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The neuropsychology of obsessive-compulsive personality disorder: A new analysis
CNS Spectrums, 03/19/15
Fineberg NA, et al. – The current study investigated the neurocognitive profile in a nonclinical community–based sample of people fulfilling diagnostic criteria for obsessive compulsive personality disorder (OCPD) in the absence of major psychiatric comorbidity. Nonclinical cases of OCPD showed significant cognitive inflexibility coupled with executive planning deficits, whereas decision–making remained intact. This profile of impairment overlaps with that of OCD and implies that common neuropsychological changes affect individuals with these disorders.
Pharmacological management of persistent hostility and aggression in persons with schizophrenia spectrum disorders: A systematic review
The Journal of Neuropsychiatry & Clinical Neurosciences, 02/10/15
Victoroff J, et al. – The authors undertook a systematic review of the English language literature to determine the efficacy of neuropharmacological agents for the management of hostility and aggression among persons with SSDs. Paliperidone–extended release currently appears to be the agent for the management of hostility among inpatients with SSDs for which there is the strongest evidence of efficacy.
  • The search combined findings from the Medline, EMBASE, and PsycINFO databases.
  • Ninety-two full text articles were identified that reported relevant findings.
  • The American Academy of Neurology criteria were used to determine levels of evidence.
  • Paliperidone-extended release is probably effective for the management of hostility among inpatients with SSDs who have not been preselected for aggression (Level B).
  • Clozapine is possibly more effective than haloperidol for the management of overt aggression and possibly more effective than chlorpromazine for the management of hostility among inpatients with SSDs who have not been preselected for aggression (Level C).
  • Clozapine is also possibly more effective than olanzapine or haloperidol for reducing aggression among selected physically assaultive inpatients (Level C).
  • Adjunctive propranolol, valproic acid, and famotidine are possibly effective for reducing some aspects of hostility or aggression among inpatients with SSDs (Level C).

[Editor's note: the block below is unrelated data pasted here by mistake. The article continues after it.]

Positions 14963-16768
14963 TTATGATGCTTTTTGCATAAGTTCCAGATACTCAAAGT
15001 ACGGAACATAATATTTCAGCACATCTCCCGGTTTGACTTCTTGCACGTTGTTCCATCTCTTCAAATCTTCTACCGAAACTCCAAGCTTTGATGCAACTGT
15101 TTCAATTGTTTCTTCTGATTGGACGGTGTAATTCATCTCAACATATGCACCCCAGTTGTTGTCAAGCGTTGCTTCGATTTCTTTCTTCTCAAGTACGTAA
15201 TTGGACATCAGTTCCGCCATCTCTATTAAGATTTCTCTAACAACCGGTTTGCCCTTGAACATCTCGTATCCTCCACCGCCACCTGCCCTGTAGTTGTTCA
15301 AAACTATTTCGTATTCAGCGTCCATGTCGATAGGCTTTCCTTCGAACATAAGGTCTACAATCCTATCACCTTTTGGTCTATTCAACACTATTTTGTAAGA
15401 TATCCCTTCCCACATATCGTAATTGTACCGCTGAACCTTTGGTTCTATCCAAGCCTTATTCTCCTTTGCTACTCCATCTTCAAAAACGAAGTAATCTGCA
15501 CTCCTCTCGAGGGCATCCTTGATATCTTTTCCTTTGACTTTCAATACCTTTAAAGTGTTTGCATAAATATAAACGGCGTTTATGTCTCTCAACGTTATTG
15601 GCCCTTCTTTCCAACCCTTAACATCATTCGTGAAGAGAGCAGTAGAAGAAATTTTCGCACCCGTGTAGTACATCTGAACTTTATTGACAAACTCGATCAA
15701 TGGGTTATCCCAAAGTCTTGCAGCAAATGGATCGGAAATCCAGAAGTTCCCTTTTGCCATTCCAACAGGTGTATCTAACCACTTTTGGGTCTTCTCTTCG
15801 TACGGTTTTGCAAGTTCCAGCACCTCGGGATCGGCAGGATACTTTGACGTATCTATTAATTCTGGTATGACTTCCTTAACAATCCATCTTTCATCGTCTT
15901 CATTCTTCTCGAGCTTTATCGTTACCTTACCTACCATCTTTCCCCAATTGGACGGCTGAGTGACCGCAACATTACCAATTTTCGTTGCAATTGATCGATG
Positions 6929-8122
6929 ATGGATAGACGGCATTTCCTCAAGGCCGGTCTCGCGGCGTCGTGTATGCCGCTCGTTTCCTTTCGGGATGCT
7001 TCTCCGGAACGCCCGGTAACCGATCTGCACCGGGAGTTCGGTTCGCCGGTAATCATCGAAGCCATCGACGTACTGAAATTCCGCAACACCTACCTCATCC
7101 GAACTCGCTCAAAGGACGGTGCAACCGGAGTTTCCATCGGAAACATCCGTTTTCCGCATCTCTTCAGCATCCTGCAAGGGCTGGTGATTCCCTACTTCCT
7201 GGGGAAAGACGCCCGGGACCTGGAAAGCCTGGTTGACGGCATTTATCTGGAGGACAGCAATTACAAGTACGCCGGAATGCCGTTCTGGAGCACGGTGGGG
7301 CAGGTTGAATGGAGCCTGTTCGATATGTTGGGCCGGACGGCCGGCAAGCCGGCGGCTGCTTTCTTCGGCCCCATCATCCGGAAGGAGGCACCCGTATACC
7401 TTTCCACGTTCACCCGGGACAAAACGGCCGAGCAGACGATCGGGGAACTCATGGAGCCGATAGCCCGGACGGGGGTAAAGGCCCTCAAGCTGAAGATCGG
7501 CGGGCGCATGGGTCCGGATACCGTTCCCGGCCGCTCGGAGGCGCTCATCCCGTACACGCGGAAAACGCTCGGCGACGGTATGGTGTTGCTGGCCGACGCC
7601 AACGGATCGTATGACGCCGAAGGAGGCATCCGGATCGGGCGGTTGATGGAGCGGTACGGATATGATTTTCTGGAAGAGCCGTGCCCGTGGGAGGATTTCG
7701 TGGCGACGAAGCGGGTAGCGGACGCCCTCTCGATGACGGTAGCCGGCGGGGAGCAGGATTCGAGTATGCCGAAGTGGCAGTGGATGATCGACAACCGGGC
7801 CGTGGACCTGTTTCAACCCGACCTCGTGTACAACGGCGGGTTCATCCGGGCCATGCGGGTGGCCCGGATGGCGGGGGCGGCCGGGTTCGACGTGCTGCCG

The Optimization of Treatment and Management of Schizophrenia in Europe (OPTiMiSE) trial: Rationale for its methodology and a review of the effectiveness of switching antipsychotics
Leucht S, et al. – The aim of this article is to review the efficacy of switching antipsychotics in case of nonresponse. The authors also present the European Commission sponsored "Optimization of Treatment and Management of Schizophrenia in Europe" (OPTiMiSE) trial which aims to provide a treatment algorithm for patients with a first episode of schizophrenia. Current literature fails to provide basic guidance for the pharmacological treatment of schizophrenia. The OPTiMiSE trial is expected to provide a basis for clinical guidelines to treat patients with a first episode of schizophrenia.
  • They searched Pubmed (October 29, 2014) for randomized controlled trials (RCTs) that examined switching the drug in nonresponders to another antipsychotic.
  • They described important methodological choices of the OPTiMiSE trial.

  • They found 10 RCTs on switching antipsychotic drugs.
  • No trial was conclusive and none was concerned with first-episode schizophrenia.
  • In OPTiMiSE, 500 first episode patients are treated with amisulpride for 4 weeks, followed by a 6-week double-blind RCT comparing continuation of amisulpride with switching to olanzapine and ultimately a 12-week clozapine treatment in nonremitters.
  • A subsequent 1-year RCT validates psychosocial interventions to enhance adherence.
Escitalopram in the prevention of posttraumatic stress disorder: A pilot randomized controlled trial
BMC Psychiatry, 02/27/15
Suliman S, et al. – The data are consistent with other recent work indicating that the SSRIs may not be efficacious in the prevention of PTSD. Nevertheless, the small sample size and baseline differences between groups limit the explanatory power of the study. Although a consideration of the possibility of medication prophylaxis in PTSD remains important, both from conceptual and clinical perspectives, caution is needed with regards to the use of SSRIs until their efficacy can be proven.
  • 24 week, double-blind placebo controlled study.
  • 31 participants presenting immediately after trauma, and meeting diagnostic criteria for full or partial acute stress disorder were randomized to treatment with 10–20 mg of escitalopram or placebo daily for 24 weeks.
  • 2 participants were excluded from the analysis due to early drop out, leaving 29 participants (escitalopram = 12, placebo = 17) for inclusion in an intent- to- treat analysis.
  • Participants were followed up until 56 weeks, and assessed with the Clinician Administered PTSD Scale (CAPS).
  • A mixed model repeated measures analysis of variance (RMANOVA) was undertaken to determine the efficacy of the intervention on the CAPS score.

  • There was a significant reduction in CAPS score over the course of treatment (F(7, 142) = 41. 58, p < 0.001) in both the escitalopram and placebo groups, with a greater reduction in CAPS score in the placebo group F(7, 142) = 2.12, p = 0.045.
  • There were improvements on all secondary measures, including the Clinical Global Impressions scale, and scales assessing depression, anxiety and disability.
  • Only functional disability outcomes (F(7, 141) = 2.13, p = .04), were significantly different between treatment and placebo groups.
  • In the sample as a whole, improvement in scores were maintained at the 52 week follow-up.
  • Side effects were comparable between the groups.

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